Author Topic: The next millennium bug  (Read 1506 times)

Re: The next millennium bug
« Reply #25 on: 21 April, 2021, 03:30:38 pm »
The operating system it ran on had a built in date function which could be called from programs (& it was a standard thing to do that) which handled leap years correctly & could handle any date from 1st January 1901 to 31st December 9999. It would have taken less typing to call that than write his little bit of code. Or he could have done nothing at all . . .

Sometimes, it isn't even laziness.

Understanding other people’s code or APIs is hard work and it might have bugs you don’t know about it.

Writing your own code is easy and you know it works and it definitely won’t have bugs you don’t know about.

Re: The next millennium bug
« Reply #26 on: 21 April, 2021, 04:43:39 pm »
So - I should never call another program but always write my own. I should never use any operating system command, but write my own.

That's pretty much what you're saying in this case. That date function was about as reliable as code gets. The chance of it having a bug was essentially zero. Systems all over the UK & quite a few other countries would have been constantly failing if it was buggy.

And you've missed the really, really, important bit: the code he wrote was wrong. It did have a bug he didn't know about.
"A woman on a bicycle has all the world before her where to choose; she can go where she will, no man hindering." The Type-Writer Girl, 1897

Re: The next millennium bug
« Reply #27 on: 21 April, 2021, 05:22:35 pm »
And you've missed the really, really, important bit: the code he wrote was wrong. It did have a bug he didn't know about.

I think you might have missed something too.   :)

Feanor

  • It's mostly downhill from here.
Re: The next millennium bug
« Reply #28 on: 21 April, 2021, 10:06:23 pm »
If a function you need is available from the OS / Framework you are targeting, I can think of no possible reason to re-invent the wheel and implement the function yourself.
I can't see that passing code review here.

I mean, seriously:
Are you going to ignore and re-write the .net framework, where that function is exposed, and target the win API directly Petzold-style yourself?



Re: The next millennium bug
« Reply #29 on: 21 April, 2021, 11:24:08 pm »
I think you might have missed something too.   :)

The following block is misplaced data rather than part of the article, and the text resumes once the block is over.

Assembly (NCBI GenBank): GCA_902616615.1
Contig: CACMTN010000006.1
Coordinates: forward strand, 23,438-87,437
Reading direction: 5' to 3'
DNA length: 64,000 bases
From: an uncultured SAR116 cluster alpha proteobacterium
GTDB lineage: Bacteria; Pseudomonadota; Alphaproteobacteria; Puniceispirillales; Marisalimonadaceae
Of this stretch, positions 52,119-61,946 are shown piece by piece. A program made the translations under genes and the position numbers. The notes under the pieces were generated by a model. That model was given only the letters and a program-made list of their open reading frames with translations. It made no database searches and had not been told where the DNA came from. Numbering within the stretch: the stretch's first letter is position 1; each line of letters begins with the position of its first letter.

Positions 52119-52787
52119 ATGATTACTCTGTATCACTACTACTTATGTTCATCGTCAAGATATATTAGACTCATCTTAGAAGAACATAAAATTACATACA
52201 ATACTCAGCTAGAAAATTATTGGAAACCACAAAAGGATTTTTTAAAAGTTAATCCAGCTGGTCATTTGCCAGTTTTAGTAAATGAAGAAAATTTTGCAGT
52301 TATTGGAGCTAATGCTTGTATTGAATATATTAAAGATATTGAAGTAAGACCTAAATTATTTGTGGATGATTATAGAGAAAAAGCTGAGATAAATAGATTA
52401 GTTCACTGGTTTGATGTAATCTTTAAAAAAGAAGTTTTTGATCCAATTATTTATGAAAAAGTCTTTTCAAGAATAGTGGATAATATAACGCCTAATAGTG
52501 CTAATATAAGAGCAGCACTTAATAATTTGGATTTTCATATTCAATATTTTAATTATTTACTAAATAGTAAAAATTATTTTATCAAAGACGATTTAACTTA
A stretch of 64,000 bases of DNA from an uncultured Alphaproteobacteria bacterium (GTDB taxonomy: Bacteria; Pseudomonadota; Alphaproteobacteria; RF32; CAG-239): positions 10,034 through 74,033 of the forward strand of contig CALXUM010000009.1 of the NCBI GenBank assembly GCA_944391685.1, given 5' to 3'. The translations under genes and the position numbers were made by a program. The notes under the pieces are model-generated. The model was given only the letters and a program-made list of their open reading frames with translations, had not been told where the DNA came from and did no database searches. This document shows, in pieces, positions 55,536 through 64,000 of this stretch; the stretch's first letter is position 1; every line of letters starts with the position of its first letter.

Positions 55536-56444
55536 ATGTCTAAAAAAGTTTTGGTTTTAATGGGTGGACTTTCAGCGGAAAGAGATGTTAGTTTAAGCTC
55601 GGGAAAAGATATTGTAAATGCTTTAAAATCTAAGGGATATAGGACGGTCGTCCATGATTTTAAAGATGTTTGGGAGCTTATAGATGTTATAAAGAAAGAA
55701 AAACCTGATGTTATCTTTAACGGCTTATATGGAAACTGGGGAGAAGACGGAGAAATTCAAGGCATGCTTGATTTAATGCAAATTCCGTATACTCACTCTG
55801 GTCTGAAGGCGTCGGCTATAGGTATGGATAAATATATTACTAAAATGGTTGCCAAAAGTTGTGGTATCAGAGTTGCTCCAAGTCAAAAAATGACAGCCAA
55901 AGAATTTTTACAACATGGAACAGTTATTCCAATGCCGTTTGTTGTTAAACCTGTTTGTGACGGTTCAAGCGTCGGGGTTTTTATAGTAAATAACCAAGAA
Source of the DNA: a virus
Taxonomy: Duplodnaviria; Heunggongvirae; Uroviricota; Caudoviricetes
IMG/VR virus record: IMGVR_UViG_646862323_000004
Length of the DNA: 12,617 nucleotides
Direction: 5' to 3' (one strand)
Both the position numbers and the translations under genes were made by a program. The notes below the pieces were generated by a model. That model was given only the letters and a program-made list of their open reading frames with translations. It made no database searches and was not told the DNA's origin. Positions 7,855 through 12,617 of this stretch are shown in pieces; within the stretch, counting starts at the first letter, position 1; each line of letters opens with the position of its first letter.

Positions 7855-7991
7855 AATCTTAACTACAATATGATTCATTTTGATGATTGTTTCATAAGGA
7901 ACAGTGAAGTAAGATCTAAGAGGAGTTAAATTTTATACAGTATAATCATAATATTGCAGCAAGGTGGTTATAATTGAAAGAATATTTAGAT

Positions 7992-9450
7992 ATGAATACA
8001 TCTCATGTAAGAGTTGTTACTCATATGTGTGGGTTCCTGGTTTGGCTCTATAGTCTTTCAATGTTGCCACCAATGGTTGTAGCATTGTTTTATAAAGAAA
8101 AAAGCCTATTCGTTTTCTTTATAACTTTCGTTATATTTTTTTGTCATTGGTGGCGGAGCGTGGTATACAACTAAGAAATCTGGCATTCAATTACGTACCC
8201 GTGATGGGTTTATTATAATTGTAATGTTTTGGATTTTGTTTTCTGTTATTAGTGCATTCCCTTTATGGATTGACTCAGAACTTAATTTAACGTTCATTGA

I was of course adding evidence to Poe's Law.

If a function you need is available from the OS / Framework you are targeting, I can think of no possible reason to re-invent the wheel and implement the function yourself.

Plenty of reasons (in the general case, not necessarily for date functions):
- Your app works on multiple platforms and you already have an implementation and consistent behaviour is desirable.
- The function is known to be buggy or have unpredictable results.
- The function is not performant enough for your use case.
- The function requires and/or returns data in a different format to that you are using in your program, and converting the data back and forth is more work than just reimplementing the function.
- The function is only available as part of a larger framework that you don't want to create a dependency on.
- The function has some other undesirable side effects, like triggering a network call or disk access unnecessarily
- The spec requires the function to produce certain results. The results of the OS call look like they'll produce the right result, but can you be sure?
etc

9 times out of 10 a programmer reimplementing something is wrong, but not always.

ian

  • not a woman, not an american, not a vampire
Re: The next millennium bug
« Reply #30 on: 22 April, 2021, 09:30:00 am »
I, for a while now, have insisted my developers write their code longhand. They get bonus points for illustrating the letters at the start of a routine and using a quill.
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Kim

  • Timelord
Re: The next millennium bug
« Reply #31 on: 22 April, 2021, 12:29:33 pm »
I, for a while now, have insisted my developers write their code longhand. They get bonus points for illustrating the letters at the start of a routine and using a quill.

This came up at university, where this sort of thing[1] was expected to happen in exams.

After much debate on the course newsgroup, the nerdiest socks-and-sandaliest of CS lecturers chipped in with the legendary advice: "Pointy end down."


[1] Not the quill part.  Though there was a sufficiency of noisily rutting shitehawks on the sports hall roof that would have been first in line for donation of the required feathers.
Careful, Kim. Your sarcasm's showing...